How to convert an alpha channel to a mask

2008-02-18 02:00:41 -08:00

Updated 2008-04-17 to clarify the marked-up screenshot of the Color Matrix view. If you’ve seen this post before, check out the before and after.

So, let’s say you want to convert an image to a mask.

Triangle, circle, rectangle

Mask from triangle, circle, rectangle

This is easy to do with the Color Matrix filter in Core Image.

If you’ve ever looked at the Color Matrix filter out of curiosity, you were probably frightened by its imposing array of 20 text fields:

The fields are in five rows of four columns. The first four rows are “Red Vector”, “Green Vector”, “Blue Vector”, and “Alpha Vector”. The fifth row is “Bias Vector”; unlike the others, it is an addend rather than a multiplier, and it does not correspond to a color component.

Don’t worry. The fields are actually very simple, though not explained in the UI:

  • The Red, Green, Blue, and Alpha rows each represent a component of an output pixel.
  • Each column represents a component of an input pixel.
  • Each cell in the component rows is a multiplier.
  • Each cell in the “Bias vector” row is an addend.

This image expresses graphically the same explanation that the previous list provided.

(The documentation for the Color Matrix filter actually does explain it, but I like my explanation better for not using fancy math terms like “dot product”.)

So with this tool, our task is redefined like so:

How to replace the color channels of an image with the alpha channel, and set the alpha channel to all-100%

  1. Set the three color-component vectors (Red Vector, Green Vector, and Blue Vector) to 0, 0, 0, 1. (In other words, multiply every input color component by 0, and the input alpha by 1, and set all three color components to that.)
  2. Set the Alpha Vector to 0, 0, 0, 0. (In other words, multiply all input components by 0, and set the output alpha component to that. In other other words, set every output alpha component to 0.)
  3. Set the Bias Vector also to 0, 0, 0, 1. (In other words, add 0 to all three color components, and add 1 to the alpha component.)

You can generalize this to the extraction of other channels. Let’s say you want to make a mask of the blue channel:

  1. Set the three color-component vectors to 0, 0, 1, 0. (For every output color component, multiply every color component by 0, except for blue. Multiply blue by 1—i.e., don’t change it.)
  2. Set the Alpha Vector to 0, 0, 0, 0. (Multiply every alpha component by 0—i.e., set every output alpha component to 0.)
  3. Set the Bias Vector to 0, 0, 0, 1. (Add 1 to the alpha component. This step is invariant; you always add to the alpha component.)

To demonstrate this, here’s a red-blue gradient (shown in Acorn  to visualize the gradient image’s own transparency):

The gradient image is an oval, filled with an upper-left-to-lower-right red-to-blue gradient, on a transparent background.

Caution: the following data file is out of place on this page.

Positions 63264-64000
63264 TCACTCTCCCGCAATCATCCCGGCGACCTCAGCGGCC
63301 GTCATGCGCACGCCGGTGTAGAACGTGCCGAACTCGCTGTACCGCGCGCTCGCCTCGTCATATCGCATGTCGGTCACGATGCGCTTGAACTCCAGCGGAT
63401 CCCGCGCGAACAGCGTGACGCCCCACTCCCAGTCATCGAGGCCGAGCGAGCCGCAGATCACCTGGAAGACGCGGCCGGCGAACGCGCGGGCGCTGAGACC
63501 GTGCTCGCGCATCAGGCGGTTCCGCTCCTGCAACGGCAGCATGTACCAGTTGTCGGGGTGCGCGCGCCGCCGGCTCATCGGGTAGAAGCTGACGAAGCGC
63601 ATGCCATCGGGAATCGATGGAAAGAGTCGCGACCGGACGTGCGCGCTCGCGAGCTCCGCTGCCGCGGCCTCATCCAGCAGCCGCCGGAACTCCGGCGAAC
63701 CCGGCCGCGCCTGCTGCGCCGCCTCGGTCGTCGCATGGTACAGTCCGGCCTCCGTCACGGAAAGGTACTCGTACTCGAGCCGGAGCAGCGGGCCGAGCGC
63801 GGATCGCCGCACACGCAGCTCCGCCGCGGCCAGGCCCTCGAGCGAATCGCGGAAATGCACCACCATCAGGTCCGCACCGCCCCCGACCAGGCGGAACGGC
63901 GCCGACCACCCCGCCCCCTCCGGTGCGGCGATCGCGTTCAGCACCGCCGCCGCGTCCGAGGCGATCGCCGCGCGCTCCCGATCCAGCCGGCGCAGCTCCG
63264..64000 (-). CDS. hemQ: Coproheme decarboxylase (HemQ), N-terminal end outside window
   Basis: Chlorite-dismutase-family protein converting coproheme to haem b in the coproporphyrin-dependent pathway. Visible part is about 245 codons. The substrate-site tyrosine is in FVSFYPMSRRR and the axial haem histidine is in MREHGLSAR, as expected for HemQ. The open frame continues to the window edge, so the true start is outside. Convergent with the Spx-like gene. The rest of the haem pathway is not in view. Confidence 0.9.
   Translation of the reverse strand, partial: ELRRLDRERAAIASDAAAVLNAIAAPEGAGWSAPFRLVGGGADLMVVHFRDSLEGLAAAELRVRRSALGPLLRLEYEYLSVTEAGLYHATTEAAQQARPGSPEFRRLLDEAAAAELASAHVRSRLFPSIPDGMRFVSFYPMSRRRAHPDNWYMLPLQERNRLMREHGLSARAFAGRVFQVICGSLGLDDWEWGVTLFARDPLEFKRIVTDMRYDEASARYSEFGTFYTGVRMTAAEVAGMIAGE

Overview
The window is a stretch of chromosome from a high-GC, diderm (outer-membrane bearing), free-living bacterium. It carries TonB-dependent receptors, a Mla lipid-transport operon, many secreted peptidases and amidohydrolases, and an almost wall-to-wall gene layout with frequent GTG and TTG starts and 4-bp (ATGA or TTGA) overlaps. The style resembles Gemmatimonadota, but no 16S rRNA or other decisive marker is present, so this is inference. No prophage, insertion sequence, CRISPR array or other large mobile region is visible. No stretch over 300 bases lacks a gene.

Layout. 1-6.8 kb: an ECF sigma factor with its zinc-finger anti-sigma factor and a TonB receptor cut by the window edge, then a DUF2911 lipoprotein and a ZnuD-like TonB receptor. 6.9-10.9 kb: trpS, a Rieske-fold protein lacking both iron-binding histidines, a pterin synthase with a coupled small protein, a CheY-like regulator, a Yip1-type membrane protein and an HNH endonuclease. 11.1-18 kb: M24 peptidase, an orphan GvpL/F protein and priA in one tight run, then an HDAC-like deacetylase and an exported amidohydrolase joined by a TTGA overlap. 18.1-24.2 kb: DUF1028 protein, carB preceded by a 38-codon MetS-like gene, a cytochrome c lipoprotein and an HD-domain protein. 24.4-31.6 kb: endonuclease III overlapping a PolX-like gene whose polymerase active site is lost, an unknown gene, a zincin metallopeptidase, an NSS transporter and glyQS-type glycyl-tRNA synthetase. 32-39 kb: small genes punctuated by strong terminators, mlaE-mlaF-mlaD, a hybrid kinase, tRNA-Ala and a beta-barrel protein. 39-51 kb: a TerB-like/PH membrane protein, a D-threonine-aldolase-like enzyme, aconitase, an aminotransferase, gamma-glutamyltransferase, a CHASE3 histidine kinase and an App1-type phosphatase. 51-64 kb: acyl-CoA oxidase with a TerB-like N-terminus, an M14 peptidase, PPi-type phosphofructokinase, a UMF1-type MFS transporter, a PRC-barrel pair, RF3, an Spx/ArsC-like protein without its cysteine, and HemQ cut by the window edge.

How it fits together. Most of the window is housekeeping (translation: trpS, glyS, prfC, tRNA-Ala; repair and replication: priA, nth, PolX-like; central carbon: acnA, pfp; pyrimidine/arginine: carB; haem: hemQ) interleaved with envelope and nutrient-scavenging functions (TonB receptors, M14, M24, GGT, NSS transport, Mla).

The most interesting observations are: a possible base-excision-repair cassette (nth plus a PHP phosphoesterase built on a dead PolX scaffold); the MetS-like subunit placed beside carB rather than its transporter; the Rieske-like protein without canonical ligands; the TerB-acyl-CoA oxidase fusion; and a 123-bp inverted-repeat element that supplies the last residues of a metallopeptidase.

If we extract the blue channel, as shown above, we get this:

A mask where the blue parts of the source image are white, and all else is black.

Note how the red parts of the gradient are black, because we extracted the blue channel, and there was little to no blue there.

Likewise, if we extract the red channel, we get this:

A mask where the red parts of the source image are white, and all else is black.

In this case, the converse of the blue-channel mask.

(By the way, in case you’re wondering: No, I don’t know what caused the white pixels along the edge. It could be a Lineform bug, or a Core Image bug, or a graphics-card bug. I didn’t keep the original Lineform file for the source image, stupidly, but in case you’d like to test it on your own machine, I re-created it. Here’s a PDF of the replica; you can use image to convert it to PNG. I can confirm that I saw similar results with this image to the results with the image I used for this post.)

You can even mix up the colors of an image. Suppose we want to reverse that gradient:

  1. Set the Red Vector to 0, 0, 1, 0. (In other words, replace red with blue.)
  2. Set the Blue Vector to 1, 0, 0, 0. (In other words, replace blue with red.)
  3. Leave the Alpha and Bias Vectors at the default values. (In other words, we’re leaving the alpha channel unchanged this time.)

The same oval-shaped gradient image from above, but with red and blue swapped.
The red-to-blue gradient is now a blue-to-red gradient.

So what is this good for?

Well, mainly, so you can create mask images. Several filters require these, such as the Blend with Mask filter in the Stylize category. The Color Matrix filter makes this easy, although you still have to save the mask image somewhere.

It’s even easier in Opacity, where you can create a Color Matrix filter layer, configure it using the Layer Inspector, then hide it by clicking its eye icon. This way, the filter layer won’t show up in the rendered document (or in any of its build products), but you can still use its result as the mask to another filter layer.

One Response to “How to convert an alpha channel to a mask”

  1. Mike Abdullah Says:

    I would say that those odd pixels along the edge aren’t a bug at all, but simply a necessary artifact of the anti-aliasing originally applied to the shape. They do seem to come out OK in the was though at the end fortunately.

Leave a Reply

Do not delete the second sentence.

Warning: Undefined array key "ntt_saved_comment_text" in /home/public/blog/wp-content/plugins/negative-turing-test/negative-turing-test.php on line 143